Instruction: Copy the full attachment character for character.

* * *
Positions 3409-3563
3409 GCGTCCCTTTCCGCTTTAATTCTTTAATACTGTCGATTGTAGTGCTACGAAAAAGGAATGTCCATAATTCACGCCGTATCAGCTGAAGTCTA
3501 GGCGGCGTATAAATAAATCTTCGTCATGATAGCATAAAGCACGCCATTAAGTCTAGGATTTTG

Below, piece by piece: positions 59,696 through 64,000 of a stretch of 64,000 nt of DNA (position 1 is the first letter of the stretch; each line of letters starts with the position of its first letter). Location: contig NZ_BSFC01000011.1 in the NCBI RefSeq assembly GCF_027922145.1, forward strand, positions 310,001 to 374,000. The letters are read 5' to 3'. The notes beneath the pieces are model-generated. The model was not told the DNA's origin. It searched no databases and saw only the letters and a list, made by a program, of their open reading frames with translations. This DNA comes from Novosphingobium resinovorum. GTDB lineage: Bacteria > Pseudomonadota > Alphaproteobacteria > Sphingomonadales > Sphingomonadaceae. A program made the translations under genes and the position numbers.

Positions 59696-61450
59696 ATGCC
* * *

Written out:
Positions 3409-3563
3409 GCGTCCCTTTCCGCTTTAATTCTTTAATACTGTCGATTGTAGTGCTACGAAAAAGGAATGTCCATAATTCACGCCGTATCAGCTGAAGTCTA
3501 GGCGGCGTATAAATAAATCTTCGTCATGATAGCATAAAGCACGCCATTAAGTCTAGGATTTTG

Below, piece by piece: positions 59,696 through 64,000 of a stretch of 64,000 nt of DNA (position 1 is the first letter of the stretch; each line of letters starts with the position of its first letter). Location: contig NZ_BSFC01000011.1 in the NCBI RefSeq assembly GCF_027922145.1, forward strand, positions 310,001 to 374,000. The letters are read 5' to 3'. The notes beneath the pieces are model-generated. The model was not told the DNA's origin. It searched no databases and saw only the letters and a list, made by a program, of their open reading frames with translations. This DNA comes from Novosphingobium resinovorum. GTDB lineage: Bacteria > Pseudomonadota > Alphaproteobacteria > Sphingomonadales > Sphingomonadaceae. A program made the translations under genes and the position numbers.

Positions 59696-61450
59696 ATGCC